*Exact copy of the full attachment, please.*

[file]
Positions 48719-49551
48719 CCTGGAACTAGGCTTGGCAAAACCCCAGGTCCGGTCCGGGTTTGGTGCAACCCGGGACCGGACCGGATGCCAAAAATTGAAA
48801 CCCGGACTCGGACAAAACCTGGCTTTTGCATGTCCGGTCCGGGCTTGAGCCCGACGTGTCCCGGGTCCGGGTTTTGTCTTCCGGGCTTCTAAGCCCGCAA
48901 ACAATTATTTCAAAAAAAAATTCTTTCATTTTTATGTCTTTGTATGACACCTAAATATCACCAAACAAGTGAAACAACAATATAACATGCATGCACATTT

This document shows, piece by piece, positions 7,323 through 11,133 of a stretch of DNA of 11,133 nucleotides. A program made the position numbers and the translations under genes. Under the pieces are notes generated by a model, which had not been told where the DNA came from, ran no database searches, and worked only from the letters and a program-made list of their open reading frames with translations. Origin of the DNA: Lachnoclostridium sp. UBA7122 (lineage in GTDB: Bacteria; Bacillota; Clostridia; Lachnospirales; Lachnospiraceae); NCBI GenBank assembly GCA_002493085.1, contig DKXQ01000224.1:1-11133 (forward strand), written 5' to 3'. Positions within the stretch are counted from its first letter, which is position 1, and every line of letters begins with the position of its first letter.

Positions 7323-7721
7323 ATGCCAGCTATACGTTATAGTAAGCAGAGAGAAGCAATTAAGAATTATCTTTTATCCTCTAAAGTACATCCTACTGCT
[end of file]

Positions 48719-49551
48719 CCTGGAACTAGGCTTGGCAAAACCCCAGGTCCGGTCCGGGTTTGGTGCAACCCGGGACCGGACCGGATGCCAAAAATTGAAA
48801 CCCGGACTCGGACAAAACCTGGCTTTTGCATGTCCGGTCCGGGCTTGAGCCCGACGTGTCCCGGGTCCGGGTTTTGTCTTCCGGGCTTCTAAGCCCGCAA
48901 ACAATTATTTCAAAAAAAAATTCTTTCATTTTTATGTCTTTGTATGACACCTAAATATCACCAAACAAGTGAAACAACAATATAACATGCATGCACATTT

This document shows, piece by piece, positions 7,323 through 11,133 of a stretch of DNA of 11,133 nucleotides. A program made the position numbers and the translations under genes. Under the pieces are notes generated by a model, which had not been told where the DNA came from, ran no database searches, and worked only from the letters and a program-made list of their open reading frames with translations. Origin of the DNA: Lachnoclostridium sp. UBA7122 (lineage in GTDB: Bacteria; Bacillota; Clostridia; Lachnospirales; Lachnospiraceae); NCBI GenBank assembly GCA_002493085.1, contig DKXQ01000224.1:1-11133 (forward strand), written 5' to 3'. Positions within the stretch are counted from its first letter, which is position 1, and every line of letters begins with the position of its first letter.

Positions 7323-7721
7323 ATGCCAGCTATACGTTATAGTAAGCAGAGAGAAGCAATTAAGAATTATCTTTTATCCTCTAAAGTACATCCTACTGCT